Finding a Muse when the Anger Subsides

I’ve always been astounded how during certain phases of my life I’ve felt a bit like a magnet for exactly what I need. Whether it is people coming into my life exactly when I need them most, or a song, or some other piece of inspiration that reminds me of what I’m seeking. I am sure it has more to do with the fact that I’m specifically looking for these things, whether I want to admit it or not. These flickers of hope and inspiration typically show up when I’m feeling rudderless.

The irony of this, is it seems like I’ve done some of my best work during these periods as well. Inspiration seems to be a bit like the Phoenix rising from the ashes of failure. Hugh McLeod spoke of this today over at GapingVoid.com. The idea of failure being his muse is something that rings a bell with me. Lately, this rudderless feeling has come from the fact that I’ve been lacking a motivating force in my life.

For the longest time, anger felt like my muse. It was the energy I channelled into things like my running, or whatever it was that felt like my passion at the time. Anger seemed to give me focus. But as I get older, the anger has ebbed away. Which is a good thing. But it has also left me feeling a bit empty. 25+ years of having anger be something that drives and motivates you is exhausting.

If you have never had anger as your copilot, it may be difficult for you understand how much of a driving force it can be in your life. It has a nuclear capacity as a fuel for motivation. It also has the same nuclear capacity for destruction. It all comes down to how you harness and channel that energy. Anger also has an amazing ability to drive and motivate as much as it can leave you cornered and alone.

So, what happens when the anger subsides and the fuel that used to push you to do great things, both good and bad, is gone? I think Hugh might have provided me with a bit of guidance today to figuring out what my muse is.

“Doing everything right” meant only dea­ling with known quan­ti­ties, known out­co­mes, the oppor­tu­ni­ties of the unk­nown were never embraced. – Hugh McLeod

That quote is pretty much exactly why I started this blog. I needed something to get me out of my comfort level. The idea of putting myself out there to the public (all 3 of you) in the form of this blog is doing exactly that. Everything “right” about this blog was telling me not to do it. Telling the world, especially my business world, that I have ADHD felt wrong. Admitting to colleagues and clients that you have ADHD goes against the grain of common sense. But the result is that starting this blog and digging deeper into this whole ADHD thing is about as “right” as it gets.

There was a great analogy on Fred Wilson’s blog a week or so back.  It was a guest post by Jerry Colonna (who is also a Gaping Void fan) about management and how people start a company and they’re typically horrible managers. Well, he didn’t use “horrible” but it is the word that popped into my head when I read it. While the post was about management, I think it metaphorically applies to life as well. The idea that when life turns up the heat, we typically emerge stronger. Jerry’s metaphor is that life tends to put us into a crucible. A place where the heat gets turned up and we have to make a decision. The crucible is the place where we face our faults, fears, and failings and use them to forge something stronger.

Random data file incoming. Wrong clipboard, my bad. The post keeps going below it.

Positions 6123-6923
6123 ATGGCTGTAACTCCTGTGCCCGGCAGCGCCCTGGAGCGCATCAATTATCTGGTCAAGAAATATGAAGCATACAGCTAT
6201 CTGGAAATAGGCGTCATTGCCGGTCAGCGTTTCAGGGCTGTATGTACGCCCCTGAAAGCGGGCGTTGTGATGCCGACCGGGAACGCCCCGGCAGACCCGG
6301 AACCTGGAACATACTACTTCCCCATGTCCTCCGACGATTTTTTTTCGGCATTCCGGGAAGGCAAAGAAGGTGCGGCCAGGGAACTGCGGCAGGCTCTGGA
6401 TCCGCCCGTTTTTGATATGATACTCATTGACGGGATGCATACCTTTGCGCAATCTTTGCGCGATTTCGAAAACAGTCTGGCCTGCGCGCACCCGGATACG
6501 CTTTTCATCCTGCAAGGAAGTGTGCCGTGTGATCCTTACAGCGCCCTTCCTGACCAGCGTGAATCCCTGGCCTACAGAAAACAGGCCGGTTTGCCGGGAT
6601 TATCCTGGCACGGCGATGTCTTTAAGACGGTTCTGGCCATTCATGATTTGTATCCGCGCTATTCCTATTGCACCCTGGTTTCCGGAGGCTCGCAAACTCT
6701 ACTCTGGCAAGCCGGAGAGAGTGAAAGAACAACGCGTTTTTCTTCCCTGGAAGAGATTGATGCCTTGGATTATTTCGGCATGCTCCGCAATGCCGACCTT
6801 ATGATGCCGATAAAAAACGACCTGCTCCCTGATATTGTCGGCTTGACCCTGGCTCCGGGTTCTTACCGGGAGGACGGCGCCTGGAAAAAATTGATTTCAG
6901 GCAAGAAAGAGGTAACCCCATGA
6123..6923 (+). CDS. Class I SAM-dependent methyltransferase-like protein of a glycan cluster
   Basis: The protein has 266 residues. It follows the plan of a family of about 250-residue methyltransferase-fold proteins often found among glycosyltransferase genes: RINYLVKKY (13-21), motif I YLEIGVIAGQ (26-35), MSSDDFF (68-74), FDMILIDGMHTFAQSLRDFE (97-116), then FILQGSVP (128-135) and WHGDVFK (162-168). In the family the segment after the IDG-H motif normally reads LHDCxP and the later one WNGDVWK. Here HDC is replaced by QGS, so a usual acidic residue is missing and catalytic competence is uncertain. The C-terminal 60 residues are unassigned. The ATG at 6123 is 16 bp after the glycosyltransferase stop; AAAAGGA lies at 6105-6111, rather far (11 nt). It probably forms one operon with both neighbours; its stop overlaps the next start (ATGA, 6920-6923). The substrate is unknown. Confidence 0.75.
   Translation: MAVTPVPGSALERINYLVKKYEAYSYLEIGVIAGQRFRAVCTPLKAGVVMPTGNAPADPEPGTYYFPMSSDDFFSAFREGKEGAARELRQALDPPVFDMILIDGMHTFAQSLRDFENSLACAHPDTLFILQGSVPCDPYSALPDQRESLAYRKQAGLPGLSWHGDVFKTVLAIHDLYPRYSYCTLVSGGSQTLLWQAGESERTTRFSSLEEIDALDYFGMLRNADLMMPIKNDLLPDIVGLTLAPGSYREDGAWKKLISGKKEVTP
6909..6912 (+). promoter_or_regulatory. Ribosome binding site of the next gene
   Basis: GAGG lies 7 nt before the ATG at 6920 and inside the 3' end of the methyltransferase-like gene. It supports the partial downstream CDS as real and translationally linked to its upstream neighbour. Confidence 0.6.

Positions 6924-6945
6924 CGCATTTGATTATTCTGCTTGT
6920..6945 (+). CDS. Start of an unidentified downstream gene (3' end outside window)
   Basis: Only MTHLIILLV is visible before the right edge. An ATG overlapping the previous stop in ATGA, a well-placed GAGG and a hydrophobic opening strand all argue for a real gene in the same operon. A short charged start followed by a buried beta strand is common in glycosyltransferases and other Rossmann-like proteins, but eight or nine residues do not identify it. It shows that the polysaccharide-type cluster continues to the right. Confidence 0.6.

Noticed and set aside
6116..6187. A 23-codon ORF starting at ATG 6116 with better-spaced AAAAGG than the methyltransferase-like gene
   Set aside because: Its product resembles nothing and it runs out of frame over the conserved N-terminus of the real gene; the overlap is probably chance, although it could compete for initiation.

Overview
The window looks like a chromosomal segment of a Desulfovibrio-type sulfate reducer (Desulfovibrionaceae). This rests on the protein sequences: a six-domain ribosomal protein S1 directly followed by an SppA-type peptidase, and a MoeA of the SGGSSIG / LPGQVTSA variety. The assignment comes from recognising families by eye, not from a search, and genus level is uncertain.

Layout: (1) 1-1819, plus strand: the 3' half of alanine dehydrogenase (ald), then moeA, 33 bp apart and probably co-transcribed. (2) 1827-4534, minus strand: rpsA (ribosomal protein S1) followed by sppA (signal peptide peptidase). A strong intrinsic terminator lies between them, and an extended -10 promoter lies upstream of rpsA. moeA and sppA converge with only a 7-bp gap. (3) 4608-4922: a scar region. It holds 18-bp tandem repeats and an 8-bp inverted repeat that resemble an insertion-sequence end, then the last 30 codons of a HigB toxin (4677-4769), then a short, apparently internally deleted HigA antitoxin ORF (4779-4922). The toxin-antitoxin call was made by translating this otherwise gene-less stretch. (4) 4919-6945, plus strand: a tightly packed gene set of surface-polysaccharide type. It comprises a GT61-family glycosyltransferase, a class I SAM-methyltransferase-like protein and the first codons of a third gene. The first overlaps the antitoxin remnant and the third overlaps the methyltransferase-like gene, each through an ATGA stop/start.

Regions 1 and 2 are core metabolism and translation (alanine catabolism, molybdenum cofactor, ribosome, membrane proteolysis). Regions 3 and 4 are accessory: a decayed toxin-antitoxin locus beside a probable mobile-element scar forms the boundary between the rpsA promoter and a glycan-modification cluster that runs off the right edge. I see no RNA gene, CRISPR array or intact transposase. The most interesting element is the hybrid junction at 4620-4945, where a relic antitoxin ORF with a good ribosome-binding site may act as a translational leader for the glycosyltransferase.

So, is failure a muse? Maybe. It is definitely something that stokes the fire for the crucible that forges a better, stronger steel for life. The one thing I am convinced of, is that everywhere I look – the deeper I dive into my head on this blog – the more I realize that I’m not alone in these thoughts and feelings.

 

 

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  • Sara

    Wow. I just stumbled upon your blog from your piece on Core77. I have a degree in Architecture and have always felt more comfortable in the design/visual world. I’ve recently been trying to understand myself more and my sporadic brain.
    Reading this blog posting has completely hit the nail on the head. This working under pressure, emerging from the ashes is how I’ve lived my life. I’ve just always put it all under the umbrella of procrastination, but after reading this I can see that is too generic. Talking about producing work with anger goes back to when I was younger. Something that I’d never thought related to what I call procrastination. I’ve always been a messy disorganized person. As a kid and even growing up, my room or home has always been at its cleanist state when I’ve been dealing with anger. That anger does soemeting. It pushes me to this other state where I have to do something with everything. I feel the need to solve whatever problem or put everything back in its place.